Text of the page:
Mac Cassin  5:11  

This is a good example of how you and I both fall into the coaching category of doing as we say, not as we do.


Neal Henderson  5:17  

Yep. And the impact was felt the next morning in the Criterium, which I rode out to the race start and I was like, okay, yeah, this is gonna be awesome. I'm in the race, Jersey, race leaders had never had a race leader's jersey before. And at the beginning of the race, I felt great doing fine. And about 10 minutes in the bottom just dropped out, the lack of fuel clearly was a major part of this. And I struggled so badly, I got dropped. I had a teammate, fortunately, thank you, Grant, who basically told me around to prevent me from getting lapped. So I didn't get lapped in the leader's jersey, but I did come across near the end of the group. And I, as you can very well imagine, I definitely lost the leaders jersey that day. And it was failing to take into account refueling after training. So I've learned the hard way. So hopefully, we can give you some ideas of how not to repeat such a devastating failure that I've achieved.


Mac Cassin  6:14  

So yeah, that's a good example of one for that race, you probably couldn't spend the last, you know, 100 meters of it taking in some extra fuel. Because as you said, you were sprinting for the line.


Neal Henderson  6:22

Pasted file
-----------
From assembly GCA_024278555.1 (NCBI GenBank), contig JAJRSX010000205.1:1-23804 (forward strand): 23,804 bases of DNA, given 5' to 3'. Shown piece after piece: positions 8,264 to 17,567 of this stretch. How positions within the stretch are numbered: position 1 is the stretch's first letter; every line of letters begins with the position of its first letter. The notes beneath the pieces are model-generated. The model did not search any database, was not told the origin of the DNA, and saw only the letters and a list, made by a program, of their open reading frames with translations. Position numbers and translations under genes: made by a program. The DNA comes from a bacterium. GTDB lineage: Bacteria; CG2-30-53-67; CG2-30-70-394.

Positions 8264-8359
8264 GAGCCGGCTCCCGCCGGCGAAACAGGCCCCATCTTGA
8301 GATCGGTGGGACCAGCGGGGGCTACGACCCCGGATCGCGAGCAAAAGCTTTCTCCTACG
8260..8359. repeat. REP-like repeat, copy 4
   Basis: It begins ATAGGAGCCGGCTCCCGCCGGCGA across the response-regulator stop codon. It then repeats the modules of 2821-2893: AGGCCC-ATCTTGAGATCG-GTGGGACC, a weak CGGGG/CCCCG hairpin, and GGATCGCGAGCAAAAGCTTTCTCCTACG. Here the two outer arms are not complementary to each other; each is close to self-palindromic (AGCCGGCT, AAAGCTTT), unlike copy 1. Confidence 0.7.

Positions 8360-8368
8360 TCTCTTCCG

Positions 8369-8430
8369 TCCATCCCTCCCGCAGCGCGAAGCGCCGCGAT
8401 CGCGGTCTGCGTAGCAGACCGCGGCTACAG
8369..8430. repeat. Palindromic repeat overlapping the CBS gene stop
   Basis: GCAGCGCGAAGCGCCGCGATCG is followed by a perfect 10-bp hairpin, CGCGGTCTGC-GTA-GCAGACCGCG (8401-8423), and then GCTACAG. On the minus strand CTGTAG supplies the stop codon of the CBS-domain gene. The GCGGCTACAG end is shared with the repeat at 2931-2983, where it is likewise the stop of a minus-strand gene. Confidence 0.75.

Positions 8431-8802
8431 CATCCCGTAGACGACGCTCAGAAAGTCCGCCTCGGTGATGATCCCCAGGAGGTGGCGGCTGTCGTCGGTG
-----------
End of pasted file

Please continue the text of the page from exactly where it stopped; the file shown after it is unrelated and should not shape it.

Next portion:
Yeah, definitely hands on the bars there.


Mac Cassin  6:24  

But when you're training or racing, it is it is a good idea to you know, you can get into the habit of saying oh, I've only got 45 minutes of this training ride left. So I'm just going to stop eating, when in reality, you know, you should be if you plan things appropriately, you should be finishing all your food pretty close to when you're getting done, you shouldn't run out of food. And you also really shouldn't be again, if you've planned correctly, you shouldn't be finishing a ride with lots of food in your pockets.


Neal Henderson  6:45  

Yep. Interestingly, if you actually do run yourself and fully deplete your glycogen stores, do you know that it can take actually two or three days to fully deplete those glycogen stores, even if you're eating a lot, it can't happen just overnight, it's going to take more than a day. So if you're doing any back-to-back days of racing it or heavy training, you never want to get yourself completely bottomed out and depleted because you cannot recover overnight or in a day, it's going to take two to three days to completely recover from that.


Mac Cassin  7:16  

Yeah, as we said, when you're exercising your muscles kind of open up and are primed to take in nutrients. And so if you really bottom out, you're probably not going to be doing an hour spin in the evening to take in fuel more efficiently so it takes longer for all that stuff to work its way back into replenishing yourself. It's also worth noting there used to be a trend and I don't know how many people still do this but that, you know, to carbo-load, you'd first have to completely bonk and then top off the tank. That is absolutely not true. You can carbo-load without emptying the tank first. So please if you're trying to carbo-load, don't do the old empty the tank and refill because that's